I describe myself as an applied ecologist with an addiction to herpetology. I’ve been fascinated by reptiles and amphibians since I was a boy, and the obsession shows no signs of abating. More broadly, I’m interested in where species live and why, and what that can tell us about how to conserve them. Much of my research focuses on the spatial and temporal dynamics of species at landscape-scales, seeking insights into demographic processes to guide conservation planning. But I dabble in pure ecology and methodological projects, with some natural history thrown in for good measure.
- Environmental drivers of disease dynamics in frogs: Beginning with a paper in 2014, I continue to work on the effects of wetland microclimate and water chemistry on the impact of chytridiomycosis among threatened frogs (see here) and the potential of such relationships to inform manage options for the disease (see here). Current research in this area is focused on quantifying the effects of elevation and canopy cover on chytrid prevalence and frog persistence in the rainforests of North Queensland, in collaboration with Dr Sara Bell of the Australian Institute for Marine Sciences, and Drs Lee Skerratt and Lee Berger of the University of Melbourne.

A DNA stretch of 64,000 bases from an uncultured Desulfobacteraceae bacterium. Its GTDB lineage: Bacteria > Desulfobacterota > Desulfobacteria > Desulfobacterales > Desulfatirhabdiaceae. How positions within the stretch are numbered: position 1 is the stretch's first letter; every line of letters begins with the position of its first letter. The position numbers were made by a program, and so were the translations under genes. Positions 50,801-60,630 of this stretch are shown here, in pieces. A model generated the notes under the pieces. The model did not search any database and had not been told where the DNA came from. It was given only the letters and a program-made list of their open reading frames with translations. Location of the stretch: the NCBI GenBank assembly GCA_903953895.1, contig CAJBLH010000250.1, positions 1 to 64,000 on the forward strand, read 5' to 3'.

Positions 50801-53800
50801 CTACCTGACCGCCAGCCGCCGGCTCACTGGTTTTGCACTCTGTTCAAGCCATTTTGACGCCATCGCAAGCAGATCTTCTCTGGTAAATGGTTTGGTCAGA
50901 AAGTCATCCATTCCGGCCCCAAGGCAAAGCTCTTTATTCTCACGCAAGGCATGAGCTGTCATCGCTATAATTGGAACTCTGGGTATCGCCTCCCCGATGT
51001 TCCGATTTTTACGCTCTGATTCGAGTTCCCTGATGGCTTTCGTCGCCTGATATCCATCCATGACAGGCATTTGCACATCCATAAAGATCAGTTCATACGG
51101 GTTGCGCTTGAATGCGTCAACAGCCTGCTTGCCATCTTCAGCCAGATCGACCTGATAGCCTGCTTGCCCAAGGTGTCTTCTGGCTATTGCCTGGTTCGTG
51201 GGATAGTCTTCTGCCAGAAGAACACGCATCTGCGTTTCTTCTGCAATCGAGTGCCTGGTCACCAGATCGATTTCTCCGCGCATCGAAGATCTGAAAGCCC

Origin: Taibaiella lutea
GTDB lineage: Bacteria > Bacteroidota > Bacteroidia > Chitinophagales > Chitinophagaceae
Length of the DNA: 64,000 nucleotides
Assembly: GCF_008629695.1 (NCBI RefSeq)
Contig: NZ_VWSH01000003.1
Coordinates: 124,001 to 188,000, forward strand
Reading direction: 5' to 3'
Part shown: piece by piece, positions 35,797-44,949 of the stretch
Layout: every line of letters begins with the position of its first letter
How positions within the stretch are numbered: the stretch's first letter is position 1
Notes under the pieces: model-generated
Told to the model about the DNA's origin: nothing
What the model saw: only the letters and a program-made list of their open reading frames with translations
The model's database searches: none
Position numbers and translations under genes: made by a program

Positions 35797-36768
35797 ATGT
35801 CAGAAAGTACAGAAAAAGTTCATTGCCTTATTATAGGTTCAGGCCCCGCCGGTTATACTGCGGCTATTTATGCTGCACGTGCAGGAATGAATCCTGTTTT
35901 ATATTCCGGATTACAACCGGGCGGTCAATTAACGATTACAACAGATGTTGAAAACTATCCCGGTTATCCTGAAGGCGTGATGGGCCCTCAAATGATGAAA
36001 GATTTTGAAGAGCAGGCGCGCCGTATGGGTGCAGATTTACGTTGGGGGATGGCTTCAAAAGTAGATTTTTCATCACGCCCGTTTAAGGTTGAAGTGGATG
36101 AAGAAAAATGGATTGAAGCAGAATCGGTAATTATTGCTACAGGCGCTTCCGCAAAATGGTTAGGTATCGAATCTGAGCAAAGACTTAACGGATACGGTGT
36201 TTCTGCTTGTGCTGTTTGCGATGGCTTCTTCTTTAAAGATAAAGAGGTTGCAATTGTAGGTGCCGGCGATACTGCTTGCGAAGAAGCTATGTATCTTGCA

- Range, niche and demographic shifts in frogs afflicted by disease: Chytridiomycosis in amphibians provides a case study of the ability of biotic agents to alter the distribution, realised niche and demography of species. In collaboration with Dr Ben Scheele of the Australian National University, I am currently pursuing research on these processes among Australian frogs, using data on frog distributions and age structure before and after chytrid invaded Australia’s east coast.
- Metapopulation and metacommunity dynamics of frogs: In collaboration with Dr Michael Scroggie (Arthur Rylah Institute for Environmental Research) and A/Prof Kirsten Parris and Prof Michael McCarthy (University of Melbourne), I continue research on the metapopulation and metacommunity dynamics of frogs in Victoria, using a long-term occupancy dataset amassed since 2001. Our particular focus has been the threatened Growling Grass Frog; however, current works seeks to use joint species distribution models to describe the occupancy dynamics of the entire frog community.